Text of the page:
Potential Parkinson’s Therapy ITI-214 May Also Treat Heart Failure, Animal Study Suggests

Potential Parkinson’s Therapy ITI-214 May Also Treat Heart Failure, Animal Study Suggests

An investigational compound called ITI-214, which is being investigated in clinical trials for Parkinson’s disease, may also be effective in strengthening the heart, according to an animal study recently published in the journal Circulation.

ITI-214, being developed by Intra-Cellular Therapies, is a potent and selective inhibitor of an enzyme known as phosphodiesterase 1 (PDE1), which mediates the breakdown of cAMP and cGMP. These messenger molecules act within the cells of the nervous system in response to various signals, but they also play an important role in cardiac myocytes, a cell type found in the heart muscle.

Changes in PDE1 activity have been reported in both neurological and cardiovascular diseases, and the use of PDE1 inhibitors is intended to block the breakdown of cAMP and cGMP to re-establish normal function in these conditions.

An ongoing Phase 1/2 trial (NCT03257046) is evaluating ITI-214’s safety, tolerability, and pharmacological profile in Parkinson’s patients. Participants are still being recruited, for an estimated total of 40 patients. The trial is expected to conclude sometime this month.

ITI-214 is also being tested in a Phase 1/2 clinical trial (NCT03387215) in patients with heart failure at Johns Hopkins Medicine and Duke University. The compound successfully passed Phase 1 safety trials in healthy individuals.

Heart failure develops as a result of the heart becoming weakened or stiff, which may lead to inefficient ability to pump blood to the rest of your body. Although patients may benefit from available medications that boost the strength of cardiac contractions — such as dobutamine — these therapies may lead to an irregular heartbeat and other complications.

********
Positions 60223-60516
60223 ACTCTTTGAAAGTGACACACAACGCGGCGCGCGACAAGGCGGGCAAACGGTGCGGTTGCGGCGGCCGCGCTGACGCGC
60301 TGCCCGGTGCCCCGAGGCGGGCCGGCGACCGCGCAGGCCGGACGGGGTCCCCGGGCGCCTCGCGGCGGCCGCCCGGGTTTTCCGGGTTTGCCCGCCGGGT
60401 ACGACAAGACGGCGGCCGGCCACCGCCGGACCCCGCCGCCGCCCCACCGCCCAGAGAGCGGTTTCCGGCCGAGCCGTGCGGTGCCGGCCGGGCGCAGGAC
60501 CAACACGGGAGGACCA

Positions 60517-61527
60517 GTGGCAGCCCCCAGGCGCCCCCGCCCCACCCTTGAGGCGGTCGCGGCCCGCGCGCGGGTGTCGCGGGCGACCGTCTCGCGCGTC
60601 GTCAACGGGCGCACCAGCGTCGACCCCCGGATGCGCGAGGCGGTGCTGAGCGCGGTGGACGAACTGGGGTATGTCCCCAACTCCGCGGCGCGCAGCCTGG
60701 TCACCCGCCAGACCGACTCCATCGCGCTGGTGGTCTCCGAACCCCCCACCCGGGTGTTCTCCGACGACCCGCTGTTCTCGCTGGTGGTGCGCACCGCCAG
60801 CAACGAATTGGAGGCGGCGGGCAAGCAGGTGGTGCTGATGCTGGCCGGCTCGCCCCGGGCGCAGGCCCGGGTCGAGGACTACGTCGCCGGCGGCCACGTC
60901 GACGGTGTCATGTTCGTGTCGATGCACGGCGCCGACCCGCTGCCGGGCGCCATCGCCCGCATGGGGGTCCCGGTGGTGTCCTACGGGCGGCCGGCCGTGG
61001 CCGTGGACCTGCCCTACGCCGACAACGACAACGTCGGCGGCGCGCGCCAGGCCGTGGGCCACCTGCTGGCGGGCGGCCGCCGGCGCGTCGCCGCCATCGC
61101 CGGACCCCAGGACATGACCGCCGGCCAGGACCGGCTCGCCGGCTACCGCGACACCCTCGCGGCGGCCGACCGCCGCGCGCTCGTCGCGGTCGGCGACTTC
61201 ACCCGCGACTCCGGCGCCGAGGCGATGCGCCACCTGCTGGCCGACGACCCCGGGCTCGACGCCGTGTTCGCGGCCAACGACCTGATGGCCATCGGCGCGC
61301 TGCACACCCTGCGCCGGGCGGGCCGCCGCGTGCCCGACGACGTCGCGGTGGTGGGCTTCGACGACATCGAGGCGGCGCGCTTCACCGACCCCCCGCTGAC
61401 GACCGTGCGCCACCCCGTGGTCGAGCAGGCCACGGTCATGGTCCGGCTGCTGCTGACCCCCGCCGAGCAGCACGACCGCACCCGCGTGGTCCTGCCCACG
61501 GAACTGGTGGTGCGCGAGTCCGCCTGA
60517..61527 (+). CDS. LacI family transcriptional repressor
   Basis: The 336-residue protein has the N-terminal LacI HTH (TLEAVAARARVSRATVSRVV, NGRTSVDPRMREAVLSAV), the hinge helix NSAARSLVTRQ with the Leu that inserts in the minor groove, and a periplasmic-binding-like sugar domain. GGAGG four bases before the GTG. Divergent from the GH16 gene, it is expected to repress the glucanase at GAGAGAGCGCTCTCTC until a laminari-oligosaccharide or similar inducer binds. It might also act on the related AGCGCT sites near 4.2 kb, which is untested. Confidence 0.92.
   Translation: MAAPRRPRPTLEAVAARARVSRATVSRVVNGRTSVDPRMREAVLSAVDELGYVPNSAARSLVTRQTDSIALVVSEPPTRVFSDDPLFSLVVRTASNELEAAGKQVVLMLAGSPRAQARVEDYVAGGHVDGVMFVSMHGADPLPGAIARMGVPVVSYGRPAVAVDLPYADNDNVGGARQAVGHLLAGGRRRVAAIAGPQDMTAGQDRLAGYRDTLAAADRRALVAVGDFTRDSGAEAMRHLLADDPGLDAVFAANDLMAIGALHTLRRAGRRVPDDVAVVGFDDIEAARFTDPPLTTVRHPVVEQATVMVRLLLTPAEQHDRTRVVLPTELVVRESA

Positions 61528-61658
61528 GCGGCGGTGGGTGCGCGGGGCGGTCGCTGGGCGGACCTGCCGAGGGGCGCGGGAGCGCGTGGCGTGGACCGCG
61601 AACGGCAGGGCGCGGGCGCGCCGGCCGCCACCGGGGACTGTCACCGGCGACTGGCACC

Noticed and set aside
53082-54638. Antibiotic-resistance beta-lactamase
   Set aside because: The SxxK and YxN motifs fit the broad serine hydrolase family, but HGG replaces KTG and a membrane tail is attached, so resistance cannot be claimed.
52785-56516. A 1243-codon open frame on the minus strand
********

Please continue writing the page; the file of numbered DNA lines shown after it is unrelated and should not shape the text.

Prior studies have shown that PDE1 inhibitors can ease the abnormally thick heart muscle in mice. However, because mice have a different form of PDE1 than humans, PDE1 inhibitors may cause different effects. Based on this, Johns Hopkins Medicine researchers in this study used dogs and rabbits, which have a PDE1 composition more similar to humans.

The dogs underwent surgeries to implant sensors and pacemakers. The effects of different doses of ITI-214, both oral and intravenous, were tested before and after inducing heart failure.

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Results showed that oral ITI-214 at 10 mg per kilogram of body weight increased the amount of blood pumped out by the heart per minute by 50% in healthy hearts and by 32% in failing hearts. This was associated with a nearly 30% increase in the strength of the heart’s contractions with blood vessels dilation. Intravenous ITI-214 had similar but more rapid effects.

“To my knowledge, no study had reported increased heart contraction strength from a PDE1 inhibition before,” David Kass, MD, the study’s senior author, said in a press release. He also noted that the similar composition of PDE-1 in larger mammals and humans may have led to the positive results.

Kass added that ITI-214 also raised the heart rate of healthy dogs by approximately 40 beats per minute, which may be dangerous for heart failure patients. However, dogs with failing hearts did not show an ITI-214-induced change in heart rate.

Importantly, the strengthened heart contractions were not linked to the development of irregular heartbeats, as observed with dobutamine and inhibitors of a different PDE — PDE3 — such as Primacor (milrininone).

Since ITI-214 produced many of the same effects as PDE3 inhibitors, the investigators tested them side by side, Kass said.

Comparisons in isolated muscle cells from rabbit hearts showed that both PDE3 inhibitors and ITI-214 caused the cells to contract more strongly. However, unlike PDE3 inhibitors, ITI-214 did not increase calcium levels, suggesting a different mechanism that may spare the severe alterations in heartbeat.

“Our results are intriguing because so far it’s been largely uncharted territory to come up with a way of increasing contractility that doesn’t ultimately hurt patients,” Kass said.

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